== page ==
Big, thick, strong, powerful legs are the sign of someone who not only looks impressive from head to toe but also possesses the raw power of a true athlete. In ancient Greek art depicting athletes of the day, you see well-proportioned men with massive lower bodies to carry their equally immense upper bodies. The beauty in their physiques stems from both the form and function of their muscularity.

To carry a balanced physique, you need to build huge legs, and there's no better way to develop big legs than by doing big squats. And there's no better way to get big squats than by performing the box squat. Top-level powerlifters who use this form of the squat in their training programs have added 100-200 pounds on their squats! You can do the same by learning how to properly do this squat technique.

Benefits in a Box

The benefits of the box squat are many. First on the list is the fact that squatting on a box forces you to pause at the bottom, which causes you to recruit more muscle fibers to get you out of the hole and back up to the top. More muscle fibers recruited equals more strength and more growth. The second benefit is that you can sit back farther than you could if a box wasn't under you. This places more stress on the powerful hamstrings and glute muscles, which are key movers in this exercise. A third advantage is that you can accurately set how low you'll go in your descent, simply by adjusting the box height. Last, but in no way least, the box is a great tool for teaching yourself proper squatting technique — and the heavier your squat gets, the more important technique is.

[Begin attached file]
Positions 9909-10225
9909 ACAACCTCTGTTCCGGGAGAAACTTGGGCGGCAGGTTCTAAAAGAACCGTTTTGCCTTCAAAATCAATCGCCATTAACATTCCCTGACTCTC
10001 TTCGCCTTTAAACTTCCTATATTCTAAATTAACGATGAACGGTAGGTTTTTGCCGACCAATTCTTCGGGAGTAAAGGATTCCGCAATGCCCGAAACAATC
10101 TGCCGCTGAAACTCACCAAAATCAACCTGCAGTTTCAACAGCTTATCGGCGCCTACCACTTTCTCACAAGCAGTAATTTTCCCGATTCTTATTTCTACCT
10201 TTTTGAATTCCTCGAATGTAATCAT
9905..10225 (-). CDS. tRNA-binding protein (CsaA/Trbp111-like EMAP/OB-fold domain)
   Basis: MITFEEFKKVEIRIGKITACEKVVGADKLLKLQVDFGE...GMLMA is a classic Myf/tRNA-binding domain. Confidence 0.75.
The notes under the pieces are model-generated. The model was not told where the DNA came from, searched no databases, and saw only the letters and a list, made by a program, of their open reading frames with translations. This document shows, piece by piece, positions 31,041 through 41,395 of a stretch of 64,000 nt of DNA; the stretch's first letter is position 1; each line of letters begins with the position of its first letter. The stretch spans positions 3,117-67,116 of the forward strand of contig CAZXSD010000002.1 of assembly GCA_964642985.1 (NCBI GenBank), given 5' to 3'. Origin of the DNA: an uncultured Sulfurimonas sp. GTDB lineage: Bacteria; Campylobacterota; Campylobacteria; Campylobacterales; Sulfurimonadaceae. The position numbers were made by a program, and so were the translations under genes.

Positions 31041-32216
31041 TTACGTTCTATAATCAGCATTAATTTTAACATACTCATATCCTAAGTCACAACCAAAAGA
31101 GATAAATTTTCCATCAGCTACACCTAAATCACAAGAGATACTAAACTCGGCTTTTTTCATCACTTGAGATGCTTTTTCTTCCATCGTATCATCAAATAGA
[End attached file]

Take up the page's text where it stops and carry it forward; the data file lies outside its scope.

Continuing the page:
NEXT: Box Squat Tips & Workout Routine >>

Box Squat Tips

In the box squat, you descend until you barely touch the box under you. Freeze in that position just above the box for a second, then drive the bar back up as quickly as possible. While some lifters choose to apply all their weight on the box, we don't recommend this technique — it displaces the tailbones in your pelvis and can result in lower back pain and sciatica (nerve pain).

Follow the workout outlined here and use these tips to do the box squat right.

  • Use a padded box that's 18 inches high on one side and 13 inches on its other sides. This allows you to practice training at a higher box height for a while, then lowering to 15 inches (13-inch side with a couple of 45 plates underneath) and eventually move to a 13-inch height.
  • When you start training with a given weight for your heavy box squat sets — say 315 pounds — first train through the three height increments (18, 15 and 13 inches) before increasing your weight. Then add about 20 pounds and start the process again at a box height of 18 inches.
  • Use various squat stances. This helps recruit different muscle fibers from the quads, hamstrings and glutes, and will lead to greater overall size and strength.
  • Place the bar low on your back to obtain maximal surface-area contact with the bar and to keep your center of gravity low.
  • Keeping your lower back arched will be your best defense in preventing low-back injuries. Work on strengthening your lower abs, and keep them tight.
  • Use a competent spotter, and have a second guy watch your squat height. He can call out 3-2-1-squat to indicate the inches from the box so you don't crash and crush your tailbone.

The Workout

Excercise Sets Reps
Squat 3 12-4-2
Box Squat 4 2-2-1-10
Leg Press 3 10-8-6
Hack Squat 3 2-4-10
Leg Extension 3 4-15-1

Attempt this type of heavy leg day only once every 2-4 weeks.